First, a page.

This low-budget, road-trip DVD is entertaining. Adamm Liley, like most Canadians, grew up close to the American border, inundated by American media. As a child he absorbed the images sold on television, and thought that the USA must be a magical, near-perfect country. In this made-for-TV documentary, he took a car painted with a Canadian-flag theme, and headed south to find the "American Dream."
On his trip around the States around the States, Lilley didn't find the American Dream, but did discover "the antithesis of the American Dream", and met a host of interesting people, including the self-declared "happiest man in the United States". We observe a number of brash, opinionated people, many of whom casually work Jesus into he conversation. Quite a few are offbeat, e.g., a legal prostitute in Nevada, a semi-coherent popular author (though his writing is certainly good), and the man who created "God Is Love Mountain". One wonders why we think of England as a land of eccentrics, when we border the USA. Still, it seems that most of that nation's truly colourful people are not near us, but in the south and southwest.
Liley provided some social commentary, especially on extreme contrasts between rich and poor, though this is old news to anyone who watches even mainstream American TV. The main weakness in Come on Down is that Liley chose to spend his time visiting eccentrics rather than exploring more mainstream views of the American Dream. The people he interviews are interesting, and their preponderance in the southern US does say something about the culture, but they are not the majority. We see in the "Extras" that he did film thoughtful and philosophical people -- Diane Woods, an ecologist and social reformer, and the reverend Al Sharpton -- but these people were sacrificed for entertaining eccentrics.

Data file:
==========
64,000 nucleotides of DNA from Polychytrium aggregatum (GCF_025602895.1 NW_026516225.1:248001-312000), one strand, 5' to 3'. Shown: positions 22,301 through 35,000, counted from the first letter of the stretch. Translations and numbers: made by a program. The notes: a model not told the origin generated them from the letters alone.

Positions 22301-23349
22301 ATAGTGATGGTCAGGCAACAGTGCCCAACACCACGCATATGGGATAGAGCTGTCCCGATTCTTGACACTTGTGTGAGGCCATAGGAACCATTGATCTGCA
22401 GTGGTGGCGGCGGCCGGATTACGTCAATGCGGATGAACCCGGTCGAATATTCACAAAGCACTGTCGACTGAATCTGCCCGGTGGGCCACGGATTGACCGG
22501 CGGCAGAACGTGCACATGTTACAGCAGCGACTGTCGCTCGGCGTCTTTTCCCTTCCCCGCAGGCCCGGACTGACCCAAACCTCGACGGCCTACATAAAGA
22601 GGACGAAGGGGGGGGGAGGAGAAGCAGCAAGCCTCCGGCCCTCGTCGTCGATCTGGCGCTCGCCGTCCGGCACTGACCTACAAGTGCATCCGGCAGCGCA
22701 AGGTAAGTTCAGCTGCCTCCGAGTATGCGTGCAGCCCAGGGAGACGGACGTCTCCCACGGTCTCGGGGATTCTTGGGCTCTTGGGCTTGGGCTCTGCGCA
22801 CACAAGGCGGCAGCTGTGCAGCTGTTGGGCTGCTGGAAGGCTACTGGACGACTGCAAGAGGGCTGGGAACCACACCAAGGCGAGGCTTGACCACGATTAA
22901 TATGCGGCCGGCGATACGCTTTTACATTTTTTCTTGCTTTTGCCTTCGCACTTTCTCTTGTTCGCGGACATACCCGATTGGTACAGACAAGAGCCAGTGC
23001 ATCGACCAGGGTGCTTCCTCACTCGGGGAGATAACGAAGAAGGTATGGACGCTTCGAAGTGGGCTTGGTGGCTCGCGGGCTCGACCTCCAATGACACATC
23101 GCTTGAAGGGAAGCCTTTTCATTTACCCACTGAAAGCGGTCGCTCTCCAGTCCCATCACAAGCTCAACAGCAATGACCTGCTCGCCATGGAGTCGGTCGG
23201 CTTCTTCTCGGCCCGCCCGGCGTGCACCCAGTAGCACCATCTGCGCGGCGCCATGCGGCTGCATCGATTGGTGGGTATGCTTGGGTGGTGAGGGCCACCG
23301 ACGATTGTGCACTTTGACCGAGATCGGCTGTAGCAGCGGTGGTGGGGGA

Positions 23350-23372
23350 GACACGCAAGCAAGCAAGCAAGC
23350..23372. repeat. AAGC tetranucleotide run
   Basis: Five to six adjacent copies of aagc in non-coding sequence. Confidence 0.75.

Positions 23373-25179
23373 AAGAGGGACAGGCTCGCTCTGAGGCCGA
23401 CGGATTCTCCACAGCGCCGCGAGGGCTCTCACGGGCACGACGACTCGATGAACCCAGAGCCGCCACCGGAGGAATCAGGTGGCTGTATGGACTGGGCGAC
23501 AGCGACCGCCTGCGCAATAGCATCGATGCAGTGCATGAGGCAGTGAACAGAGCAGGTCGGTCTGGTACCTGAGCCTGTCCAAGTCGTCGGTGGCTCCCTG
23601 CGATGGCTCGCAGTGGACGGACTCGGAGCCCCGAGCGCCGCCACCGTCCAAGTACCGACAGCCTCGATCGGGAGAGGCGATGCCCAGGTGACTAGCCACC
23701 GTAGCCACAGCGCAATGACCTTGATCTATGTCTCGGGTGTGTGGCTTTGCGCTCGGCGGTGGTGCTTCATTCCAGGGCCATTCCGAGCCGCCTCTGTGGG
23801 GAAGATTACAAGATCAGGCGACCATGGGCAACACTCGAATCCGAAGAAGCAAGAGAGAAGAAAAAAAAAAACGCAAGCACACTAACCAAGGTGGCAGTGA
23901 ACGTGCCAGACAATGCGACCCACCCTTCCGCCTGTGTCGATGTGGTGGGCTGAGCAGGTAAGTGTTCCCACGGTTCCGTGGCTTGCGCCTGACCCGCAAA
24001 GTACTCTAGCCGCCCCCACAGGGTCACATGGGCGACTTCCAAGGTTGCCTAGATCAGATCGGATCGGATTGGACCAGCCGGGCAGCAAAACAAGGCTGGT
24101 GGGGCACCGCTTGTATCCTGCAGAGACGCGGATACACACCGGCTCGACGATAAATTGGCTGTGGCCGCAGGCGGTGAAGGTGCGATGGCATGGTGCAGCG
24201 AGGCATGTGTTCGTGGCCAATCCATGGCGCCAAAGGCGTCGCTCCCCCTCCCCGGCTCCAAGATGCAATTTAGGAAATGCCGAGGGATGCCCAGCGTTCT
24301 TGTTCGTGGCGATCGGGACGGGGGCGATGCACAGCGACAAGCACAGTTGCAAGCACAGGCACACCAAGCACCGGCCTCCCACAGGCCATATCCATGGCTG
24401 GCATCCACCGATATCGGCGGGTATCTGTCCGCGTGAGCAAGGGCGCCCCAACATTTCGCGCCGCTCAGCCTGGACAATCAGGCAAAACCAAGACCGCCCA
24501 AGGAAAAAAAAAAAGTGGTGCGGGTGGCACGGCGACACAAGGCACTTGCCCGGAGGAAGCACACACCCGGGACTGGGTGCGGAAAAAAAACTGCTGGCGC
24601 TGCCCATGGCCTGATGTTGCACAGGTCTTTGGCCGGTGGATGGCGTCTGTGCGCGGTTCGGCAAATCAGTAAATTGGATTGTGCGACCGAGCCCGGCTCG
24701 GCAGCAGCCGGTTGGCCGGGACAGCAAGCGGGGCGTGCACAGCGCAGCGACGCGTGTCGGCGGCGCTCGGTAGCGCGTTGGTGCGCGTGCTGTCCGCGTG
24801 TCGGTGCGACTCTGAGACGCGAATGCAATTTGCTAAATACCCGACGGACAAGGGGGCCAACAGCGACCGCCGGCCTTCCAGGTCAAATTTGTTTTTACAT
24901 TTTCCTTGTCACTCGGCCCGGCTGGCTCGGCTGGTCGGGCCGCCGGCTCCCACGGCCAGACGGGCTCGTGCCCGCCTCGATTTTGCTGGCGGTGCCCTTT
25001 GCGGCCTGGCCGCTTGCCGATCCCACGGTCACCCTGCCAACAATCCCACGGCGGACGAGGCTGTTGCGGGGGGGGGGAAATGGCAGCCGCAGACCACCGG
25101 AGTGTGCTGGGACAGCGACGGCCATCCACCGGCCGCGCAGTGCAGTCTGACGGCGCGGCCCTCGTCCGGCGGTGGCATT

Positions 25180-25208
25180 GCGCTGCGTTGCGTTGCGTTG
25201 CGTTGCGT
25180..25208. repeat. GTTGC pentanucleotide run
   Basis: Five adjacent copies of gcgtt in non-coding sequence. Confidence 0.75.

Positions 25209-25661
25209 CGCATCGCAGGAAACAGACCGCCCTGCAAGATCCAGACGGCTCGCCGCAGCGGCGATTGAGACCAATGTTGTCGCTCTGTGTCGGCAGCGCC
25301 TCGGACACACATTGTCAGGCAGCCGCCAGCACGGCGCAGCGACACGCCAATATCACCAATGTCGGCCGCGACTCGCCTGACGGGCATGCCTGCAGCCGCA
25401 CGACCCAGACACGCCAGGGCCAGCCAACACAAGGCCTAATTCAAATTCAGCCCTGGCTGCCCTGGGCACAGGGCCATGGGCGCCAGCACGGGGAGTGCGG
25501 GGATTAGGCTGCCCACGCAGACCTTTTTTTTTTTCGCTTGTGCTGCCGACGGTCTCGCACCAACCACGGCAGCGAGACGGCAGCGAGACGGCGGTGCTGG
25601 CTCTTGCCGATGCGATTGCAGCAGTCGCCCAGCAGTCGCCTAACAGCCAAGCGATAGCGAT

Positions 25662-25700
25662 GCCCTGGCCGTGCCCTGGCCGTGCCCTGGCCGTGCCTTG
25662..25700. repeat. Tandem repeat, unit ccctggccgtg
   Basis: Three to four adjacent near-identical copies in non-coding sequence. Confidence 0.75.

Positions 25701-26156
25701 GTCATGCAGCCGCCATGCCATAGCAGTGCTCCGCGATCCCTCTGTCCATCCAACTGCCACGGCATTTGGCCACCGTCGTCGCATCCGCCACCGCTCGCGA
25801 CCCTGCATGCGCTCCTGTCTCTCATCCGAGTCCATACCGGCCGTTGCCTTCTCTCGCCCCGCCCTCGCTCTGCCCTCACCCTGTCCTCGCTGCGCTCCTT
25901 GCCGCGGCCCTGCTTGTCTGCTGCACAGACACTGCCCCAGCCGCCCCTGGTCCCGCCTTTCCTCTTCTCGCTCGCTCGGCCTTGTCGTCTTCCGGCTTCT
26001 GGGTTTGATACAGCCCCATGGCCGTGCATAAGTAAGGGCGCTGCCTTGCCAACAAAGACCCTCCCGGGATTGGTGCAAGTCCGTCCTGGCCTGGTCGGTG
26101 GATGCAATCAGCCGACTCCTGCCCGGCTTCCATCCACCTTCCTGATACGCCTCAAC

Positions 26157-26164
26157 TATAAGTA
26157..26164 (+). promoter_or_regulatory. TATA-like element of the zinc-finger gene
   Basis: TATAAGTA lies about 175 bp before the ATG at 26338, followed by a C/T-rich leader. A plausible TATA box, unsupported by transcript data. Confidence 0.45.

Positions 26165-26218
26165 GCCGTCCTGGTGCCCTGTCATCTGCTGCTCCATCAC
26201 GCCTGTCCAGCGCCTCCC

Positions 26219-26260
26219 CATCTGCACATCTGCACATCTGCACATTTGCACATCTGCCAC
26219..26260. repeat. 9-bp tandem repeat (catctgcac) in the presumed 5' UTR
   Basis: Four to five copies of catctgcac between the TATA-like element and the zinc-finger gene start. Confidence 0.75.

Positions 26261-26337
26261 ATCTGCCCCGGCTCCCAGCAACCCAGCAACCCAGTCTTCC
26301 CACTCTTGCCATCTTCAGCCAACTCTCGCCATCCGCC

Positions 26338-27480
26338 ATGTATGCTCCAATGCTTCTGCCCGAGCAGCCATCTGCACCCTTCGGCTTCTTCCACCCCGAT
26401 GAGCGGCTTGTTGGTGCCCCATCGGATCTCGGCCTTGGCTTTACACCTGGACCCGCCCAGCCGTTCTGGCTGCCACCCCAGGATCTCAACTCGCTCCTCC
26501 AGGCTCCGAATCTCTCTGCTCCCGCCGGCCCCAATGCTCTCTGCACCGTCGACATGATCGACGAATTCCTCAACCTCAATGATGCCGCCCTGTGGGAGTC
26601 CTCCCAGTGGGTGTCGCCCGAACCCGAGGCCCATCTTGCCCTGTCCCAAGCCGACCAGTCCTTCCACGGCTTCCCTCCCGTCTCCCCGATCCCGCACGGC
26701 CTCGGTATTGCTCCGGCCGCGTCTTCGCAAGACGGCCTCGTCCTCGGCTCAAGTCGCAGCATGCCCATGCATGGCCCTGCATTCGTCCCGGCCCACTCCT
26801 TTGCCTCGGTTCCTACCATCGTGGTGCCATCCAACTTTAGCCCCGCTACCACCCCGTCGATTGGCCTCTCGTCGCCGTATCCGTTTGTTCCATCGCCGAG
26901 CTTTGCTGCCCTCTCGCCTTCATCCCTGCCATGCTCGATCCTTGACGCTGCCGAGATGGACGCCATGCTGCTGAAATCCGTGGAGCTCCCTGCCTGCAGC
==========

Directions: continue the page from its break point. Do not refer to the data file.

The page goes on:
Still, Come on Down is worth watching, as are the Extras, clips not included in the show. Even the trailer contains interesting material not shown elsewhere. Be warned however: skip the juvenile clip of the film crew in the car, which makes them seem more like high school kids escaping their parents than like men in their thirties -- funny to them perhaps, but not to anyone else.
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